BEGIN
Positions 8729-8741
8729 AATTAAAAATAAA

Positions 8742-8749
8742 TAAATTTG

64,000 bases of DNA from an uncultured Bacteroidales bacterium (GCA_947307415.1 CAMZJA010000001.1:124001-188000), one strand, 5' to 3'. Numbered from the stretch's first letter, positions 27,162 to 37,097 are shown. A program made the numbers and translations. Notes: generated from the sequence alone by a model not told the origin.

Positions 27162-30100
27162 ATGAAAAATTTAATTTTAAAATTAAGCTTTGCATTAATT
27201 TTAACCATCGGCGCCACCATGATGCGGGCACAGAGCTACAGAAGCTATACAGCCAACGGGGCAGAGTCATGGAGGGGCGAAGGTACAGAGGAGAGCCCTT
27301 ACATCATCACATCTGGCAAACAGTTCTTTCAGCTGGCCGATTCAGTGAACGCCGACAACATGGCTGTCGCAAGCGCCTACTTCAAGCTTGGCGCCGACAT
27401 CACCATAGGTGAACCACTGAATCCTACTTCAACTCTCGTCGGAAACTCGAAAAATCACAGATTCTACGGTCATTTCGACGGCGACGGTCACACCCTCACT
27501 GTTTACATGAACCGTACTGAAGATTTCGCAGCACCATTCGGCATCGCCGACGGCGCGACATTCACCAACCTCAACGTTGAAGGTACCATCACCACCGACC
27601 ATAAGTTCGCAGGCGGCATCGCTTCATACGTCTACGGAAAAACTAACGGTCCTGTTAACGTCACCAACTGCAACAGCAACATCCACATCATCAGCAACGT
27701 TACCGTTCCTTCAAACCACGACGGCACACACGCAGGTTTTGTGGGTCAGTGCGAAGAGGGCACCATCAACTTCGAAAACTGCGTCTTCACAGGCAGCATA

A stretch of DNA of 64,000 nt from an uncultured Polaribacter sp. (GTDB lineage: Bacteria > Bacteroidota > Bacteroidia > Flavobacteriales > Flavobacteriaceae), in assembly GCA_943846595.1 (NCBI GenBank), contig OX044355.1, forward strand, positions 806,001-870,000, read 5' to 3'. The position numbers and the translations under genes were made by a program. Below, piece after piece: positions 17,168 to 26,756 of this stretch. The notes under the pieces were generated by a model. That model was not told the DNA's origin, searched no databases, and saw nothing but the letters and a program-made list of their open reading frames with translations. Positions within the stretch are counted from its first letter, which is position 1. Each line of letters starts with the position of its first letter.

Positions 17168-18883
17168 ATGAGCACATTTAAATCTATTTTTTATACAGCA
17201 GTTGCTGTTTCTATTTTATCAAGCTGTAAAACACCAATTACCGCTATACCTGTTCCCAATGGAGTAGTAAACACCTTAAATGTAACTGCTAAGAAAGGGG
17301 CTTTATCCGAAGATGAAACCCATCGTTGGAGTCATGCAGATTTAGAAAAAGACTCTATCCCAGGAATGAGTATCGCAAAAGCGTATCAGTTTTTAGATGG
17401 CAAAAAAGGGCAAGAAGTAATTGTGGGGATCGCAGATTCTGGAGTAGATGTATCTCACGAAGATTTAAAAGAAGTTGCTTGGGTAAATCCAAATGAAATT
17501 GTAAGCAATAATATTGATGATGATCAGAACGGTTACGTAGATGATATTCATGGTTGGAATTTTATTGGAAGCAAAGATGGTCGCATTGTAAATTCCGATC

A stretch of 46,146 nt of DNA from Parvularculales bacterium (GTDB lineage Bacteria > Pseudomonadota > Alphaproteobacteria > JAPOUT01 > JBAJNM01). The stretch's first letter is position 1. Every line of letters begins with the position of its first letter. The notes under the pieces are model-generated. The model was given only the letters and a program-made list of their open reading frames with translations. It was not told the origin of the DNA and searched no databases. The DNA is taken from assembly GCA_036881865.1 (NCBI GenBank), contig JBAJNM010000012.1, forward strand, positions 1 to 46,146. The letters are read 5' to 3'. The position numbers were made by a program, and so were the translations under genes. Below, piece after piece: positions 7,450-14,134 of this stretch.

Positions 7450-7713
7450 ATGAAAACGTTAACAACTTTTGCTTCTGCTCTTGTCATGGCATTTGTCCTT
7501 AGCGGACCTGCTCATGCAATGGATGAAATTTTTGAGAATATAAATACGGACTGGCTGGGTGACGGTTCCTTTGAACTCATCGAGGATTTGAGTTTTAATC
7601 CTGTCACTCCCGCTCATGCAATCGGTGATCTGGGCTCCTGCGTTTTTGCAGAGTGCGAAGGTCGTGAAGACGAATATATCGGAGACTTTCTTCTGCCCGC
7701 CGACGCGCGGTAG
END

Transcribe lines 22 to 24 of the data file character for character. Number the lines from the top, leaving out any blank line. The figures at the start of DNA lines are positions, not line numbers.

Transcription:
Positions 7450-7713
7450 ATGAAAACGTTAACAACTTTTGCTTCTGCTCTTGTCATGGCATTTGTCCTT
7501 AGCGGACCTGCTCATGCAATGGATGAAATTTTTGAGAATATAAATACGGACTGGCTGGGTGACGGTTCCTTTGAACTCATCGAGGATTTGAGTTTTAATC